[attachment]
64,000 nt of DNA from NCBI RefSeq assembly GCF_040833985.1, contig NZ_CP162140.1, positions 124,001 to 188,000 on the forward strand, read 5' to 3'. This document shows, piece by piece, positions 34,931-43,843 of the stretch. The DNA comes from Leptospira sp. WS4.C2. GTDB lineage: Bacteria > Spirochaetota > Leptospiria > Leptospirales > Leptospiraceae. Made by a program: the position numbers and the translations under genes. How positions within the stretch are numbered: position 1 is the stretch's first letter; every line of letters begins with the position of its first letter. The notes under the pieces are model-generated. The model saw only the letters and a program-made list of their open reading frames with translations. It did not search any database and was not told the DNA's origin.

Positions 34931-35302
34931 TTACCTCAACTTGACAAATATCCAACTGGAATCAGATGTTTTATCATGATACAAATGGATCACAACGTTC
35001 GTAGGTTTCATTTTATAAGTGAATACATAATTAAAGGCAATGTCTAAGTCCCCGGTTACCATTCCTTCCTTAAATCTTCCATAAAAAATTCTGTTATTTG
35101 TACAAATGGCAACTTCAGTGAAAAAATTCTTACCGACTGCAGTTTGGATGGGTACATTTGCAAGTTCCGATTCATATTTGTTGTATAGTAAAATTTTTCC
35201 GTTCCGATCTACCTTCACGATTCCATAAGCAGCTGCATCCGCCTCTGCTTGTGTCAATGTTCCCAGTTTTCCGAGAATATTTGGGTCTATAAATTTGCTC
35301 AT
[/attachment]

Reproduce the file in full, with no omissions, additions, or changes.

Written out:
64,000 nt of DNA from NCBI RefSeq assembly GCF_040833985.1, contig NZ_CP162140.1, positions 124,001 to 188,000 on the forward strand, read 5' to 3'. This document shows, piece by piece, positions 34,931-43,843 of the stretch. The DNA comes from Leptospira sp. WS4.C2. GTDB lineage: Bacteria > Spirochaetota > Leptospiria > Leptospirales > Leptospiraceae. Made by a program: the position numbers and the translations under genes. How positions within the stretch are numbered: position 1 is the stretch's first letter; every line of letters begins with the position of its first letter. The notes under the pieces are model-generated. The model saw only the letters and a program-made list of their open reading frames with translations. It did not search any database and was not told the DNA's origin.

Positions 34931-35302
34931 TTACCTCAACTTGACAAATATCCAACTGGAATCAGATGTTTTATCATGATACAAATGGATCACAACGTTC
35001 GTAGGTTTCATTTTATAAGTGAATACATAATTAAAGGCAATGTCTAAGTCCCCGGTTACCATTCCTTCCTTAAATCTTCCATAAAAAATTCTGTTATTTG
35101 TACAAATGGCAACTTCAGTGAAAAAATTCTTACCGACTGCAGTTTGGATGGGTACATTTGCAAGTTCCGATTCATATTTGTTGTATAGTAAAATTTTTCC
35201 GTTCCGATCTACCTTCACGATTCCATAAGCAGCTGCATCCGCCTCTGCTTGTGTCAATGTTCCCAGTTTTCCGAGAATATTTGGGTCTATAAATTTGCTC
35301 AT